Chinese Air Defense Zone Won’t Inhibit Navy’s New Surveillance Planes

China's new air defense zone is shown on a computer screen in November.

China's new air defense zone is shown on a computer screen in November. Ng Han Guan/AP

7th Fleet will continue routine patrols in disputed zone, spokesman says.

An air defense zone China recently declared in the East China Sea will not inhibit the operations of two high-tech maritime surveillance aircraft the U.S. Navy deployed to Okinawa, Japan earlier this week, a spokesman indicated.

Declining to comment on specific missions, Jon Nylander, a spokesman for U.S. Naval Forces Japan, said Seventh Fleet operations in general would not be affected by the Chinese air defense identification zone, or ADIZ. The Seventh Fleet is headquartered in Japan.

“Seventh Fleet forces routinely patrol that area and will continue to professionally conduct operations in international airspace and waters throughout the Indo-Asia-Pacific in steadfast support of our allies, partners and regional security,” he said, in response to a Nextgov question about the zone’s effect on the two new P-8A Poseidon aircraft. “The ADIZ will not change how we conduct operations in the region, all of which are in accordance with international law.”

Nylander declined to comment “on specific missions or flight patterns, however, the ADIZ will not change how Seventh Fleet forces operate.”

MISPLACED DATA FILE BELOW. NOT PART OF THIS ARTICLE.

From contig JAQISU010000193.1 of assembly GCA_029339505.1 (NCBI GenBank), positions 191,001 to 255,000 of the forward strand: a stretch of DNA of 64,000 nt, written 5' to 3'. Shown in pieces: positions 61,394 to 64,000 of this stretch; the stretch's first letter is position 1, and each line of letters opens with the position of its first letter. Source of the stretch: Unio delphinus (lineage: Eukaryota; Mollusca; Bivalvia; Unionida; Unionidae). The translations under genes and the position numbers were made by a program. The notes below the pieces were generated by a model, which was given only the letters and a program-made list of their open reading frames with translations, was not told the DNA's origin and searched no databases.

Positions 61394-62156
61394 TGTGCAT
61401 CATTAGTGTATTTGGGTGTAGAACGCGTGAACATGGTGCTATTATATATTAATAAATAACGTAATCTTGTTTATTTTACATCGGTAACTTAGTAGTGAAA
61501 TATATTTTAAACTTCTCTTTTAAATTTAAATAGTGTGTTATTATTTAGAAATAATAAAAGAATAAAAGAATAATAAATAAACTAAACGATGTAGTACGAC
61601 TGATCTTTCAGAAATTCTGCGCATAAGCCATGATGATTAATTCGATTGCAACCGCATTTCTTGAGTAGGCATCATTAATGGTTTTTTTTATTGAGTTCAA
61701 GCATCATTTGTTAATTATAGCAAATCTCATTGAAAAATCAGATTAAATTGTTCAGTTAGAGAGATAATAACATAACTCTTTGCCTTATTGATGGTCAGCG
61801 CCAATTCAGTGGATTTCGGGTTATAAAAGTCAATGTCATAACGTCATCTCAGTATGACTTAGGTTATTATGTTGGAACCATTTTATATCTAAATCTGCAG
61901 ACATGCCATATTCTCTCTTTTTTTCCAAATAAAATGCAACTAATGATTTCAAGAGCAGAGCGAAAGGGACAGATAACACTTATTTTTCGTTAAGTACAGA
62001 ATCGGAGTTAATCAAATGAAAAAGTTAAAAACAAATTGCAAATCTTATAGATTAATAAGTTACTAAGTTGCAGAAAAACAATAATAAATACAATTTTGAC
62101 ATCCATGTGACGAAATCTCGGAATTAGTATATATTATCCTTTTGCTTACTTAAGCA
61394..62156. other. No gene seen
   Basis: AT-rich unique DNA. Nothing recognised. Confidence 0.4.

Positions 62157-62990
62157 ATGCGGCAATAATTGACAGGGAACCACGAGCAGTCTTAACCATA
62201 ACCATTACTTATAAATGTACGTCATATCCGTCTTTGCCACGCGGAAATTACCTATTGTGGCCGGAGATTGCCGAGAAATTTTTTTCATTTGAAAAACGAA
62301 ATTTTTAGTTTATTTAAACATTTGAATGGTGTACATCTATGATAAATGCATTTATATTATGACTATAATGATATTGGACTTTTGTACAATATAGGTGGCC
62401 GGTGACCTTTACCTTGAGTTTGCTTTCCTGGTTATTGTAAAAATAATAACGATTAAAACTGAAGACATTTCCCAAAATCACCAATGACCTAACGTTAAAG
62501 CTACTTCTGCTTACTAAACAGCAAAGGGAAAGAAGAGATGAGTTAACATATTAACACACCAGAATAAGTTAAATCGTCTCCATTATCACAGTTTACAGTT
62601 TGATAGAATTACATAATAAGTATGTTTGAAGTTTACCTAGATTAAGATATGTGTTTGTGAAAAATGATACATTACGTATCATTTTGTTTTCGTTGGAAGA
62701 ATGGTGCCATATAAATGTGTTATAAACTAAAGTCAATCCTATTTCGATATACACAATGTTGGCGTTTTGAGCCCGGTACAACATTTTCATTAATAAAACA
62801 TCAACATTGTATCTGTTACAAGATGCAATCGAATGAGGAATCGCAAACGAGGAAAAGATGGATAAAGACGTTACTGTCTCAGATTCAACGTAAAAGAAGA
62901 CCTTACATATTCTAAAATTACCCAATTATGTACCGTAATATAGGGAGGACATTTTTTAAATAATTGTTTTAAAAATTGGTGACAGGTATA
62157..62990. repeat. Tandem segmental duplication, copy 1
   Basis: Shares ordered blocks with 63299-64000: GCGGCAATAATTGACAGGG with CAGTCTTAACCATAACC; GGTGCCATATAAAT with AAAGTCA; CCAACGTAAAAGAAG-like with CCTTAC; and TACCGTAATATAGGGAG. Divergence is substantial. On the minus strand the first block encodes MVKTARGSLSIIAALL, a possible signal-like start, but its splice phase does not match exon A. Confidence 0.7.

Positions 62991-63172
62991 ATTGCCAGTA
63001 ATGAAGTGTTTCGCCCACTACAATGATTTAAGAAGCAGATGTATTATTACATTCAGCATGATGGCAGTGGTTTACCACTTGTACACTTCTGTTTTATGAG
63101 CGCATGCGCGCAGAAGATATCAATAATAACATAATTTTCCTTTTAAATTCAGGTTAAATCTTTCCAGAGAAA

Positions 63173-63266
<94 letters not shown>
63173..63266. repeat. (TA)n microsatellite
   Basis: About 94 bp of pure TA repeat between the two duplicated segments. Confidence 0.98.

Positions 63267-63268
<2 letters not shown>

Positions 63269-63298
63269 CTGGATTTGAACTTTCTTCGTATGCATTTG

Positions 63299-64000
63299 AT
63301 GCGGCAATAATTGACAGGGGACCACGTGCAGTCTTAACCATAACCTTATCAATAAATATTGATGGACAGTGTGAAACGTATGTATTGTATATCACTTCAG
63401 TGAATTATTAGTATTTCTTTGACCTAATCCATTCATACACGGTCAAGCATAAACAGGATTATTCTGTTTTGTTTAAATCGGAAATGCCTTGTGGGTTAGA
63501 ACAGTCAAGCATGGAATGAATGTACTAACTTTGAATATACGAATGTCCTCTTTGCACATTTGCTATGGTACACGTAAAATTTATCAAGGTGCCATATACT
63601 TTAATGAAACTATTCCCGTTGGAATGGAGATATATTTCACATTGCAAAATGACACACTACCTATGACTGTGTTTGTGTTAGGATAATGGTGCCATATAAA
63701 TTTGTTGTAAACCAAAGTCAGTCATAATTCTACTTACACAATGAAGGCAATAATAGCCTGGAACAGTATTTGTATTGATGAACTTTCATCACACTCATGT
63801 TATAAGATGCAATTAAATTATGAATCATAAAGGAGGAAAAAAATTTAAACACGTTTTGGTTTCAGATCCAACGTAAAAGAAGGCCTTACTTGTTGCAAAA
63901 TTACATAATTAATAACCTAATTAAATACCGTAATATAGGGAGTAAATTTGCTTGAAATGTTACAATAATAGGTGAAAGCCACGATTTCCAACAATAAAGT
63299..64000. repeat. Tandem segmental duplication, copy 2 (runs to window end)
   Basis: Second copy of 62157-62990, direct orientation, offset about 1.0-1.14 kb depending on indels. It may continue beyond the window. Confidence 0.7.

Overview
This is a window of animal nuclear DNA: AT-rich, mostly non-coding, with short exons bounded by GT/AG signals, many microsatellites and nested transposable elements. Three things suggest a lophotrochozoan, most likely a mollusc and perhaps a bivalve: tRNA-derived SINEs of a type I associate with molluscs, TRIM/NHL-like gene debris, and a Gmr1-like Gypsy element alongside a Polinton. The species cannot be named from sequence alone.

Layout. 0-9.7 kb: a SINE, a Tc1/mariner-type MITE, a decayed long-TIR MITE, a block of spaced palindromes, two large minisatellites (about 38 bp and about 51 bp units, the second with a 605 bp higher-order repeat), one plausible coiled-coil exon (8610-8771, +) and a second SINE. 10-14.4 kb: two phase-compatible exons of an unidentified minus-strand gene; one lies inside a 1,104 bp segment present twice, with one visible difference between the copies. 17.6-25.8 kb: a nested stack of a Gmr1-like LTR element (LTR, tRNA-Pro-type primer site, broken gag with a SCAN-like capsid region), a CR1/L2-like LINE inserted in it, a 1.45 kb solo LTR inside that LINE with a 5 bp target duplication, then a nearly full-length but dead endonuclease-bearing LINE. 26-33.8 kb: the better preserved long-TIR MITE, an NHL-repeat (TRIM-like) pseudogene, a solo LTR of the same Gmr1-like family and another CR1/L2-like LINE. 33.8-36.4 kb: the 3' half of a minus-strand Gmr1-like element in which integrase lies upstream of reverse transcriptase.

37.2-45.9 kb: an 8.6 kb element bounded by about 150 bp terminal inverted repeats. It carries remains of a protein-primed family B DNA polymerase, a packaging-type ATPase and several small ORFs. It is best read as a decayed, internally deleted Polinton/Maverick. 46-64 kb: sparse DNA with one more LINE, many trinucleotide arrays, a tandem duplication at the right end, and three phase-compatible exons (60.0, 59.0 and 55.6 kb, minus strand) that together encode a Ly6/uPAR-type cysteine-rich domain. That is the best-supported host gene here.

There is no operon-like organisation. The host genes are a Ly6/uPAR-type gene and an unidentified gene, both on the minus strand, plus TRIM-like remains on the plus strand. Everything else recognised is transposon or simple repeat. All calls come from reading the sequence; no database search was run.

The two P-8As, which have a range of 1,200 miles, are based at Kadena Air Force Base, Okinawa, which is 263 miles east of the ADIZ around the disputed Senkaku Islands claimed by both China and Japan. When it established the ADIZ, China warned it would take “defensive measures” against any aircraft that failed to identify itself.

Since then the United States – which does not recognize the zone – has sent B-52 bombers into the ADIZ and press reports say Japan has patrolled the zone with multiple aircraft, including a Boeing E-767 Airborne Warning and Control System aircraft.

The Navy plans to buy 122 P-8s at a total cost of $33.6 billion to replace its aging fleet of turbo-prop powered Lockheed Martin P-3s, the first of which entered service in 1961. The P-8 is equipped with a Raytheon AN/APY10 radar that can detect targets at a long range with high fidelity as well as optical surveillance systems.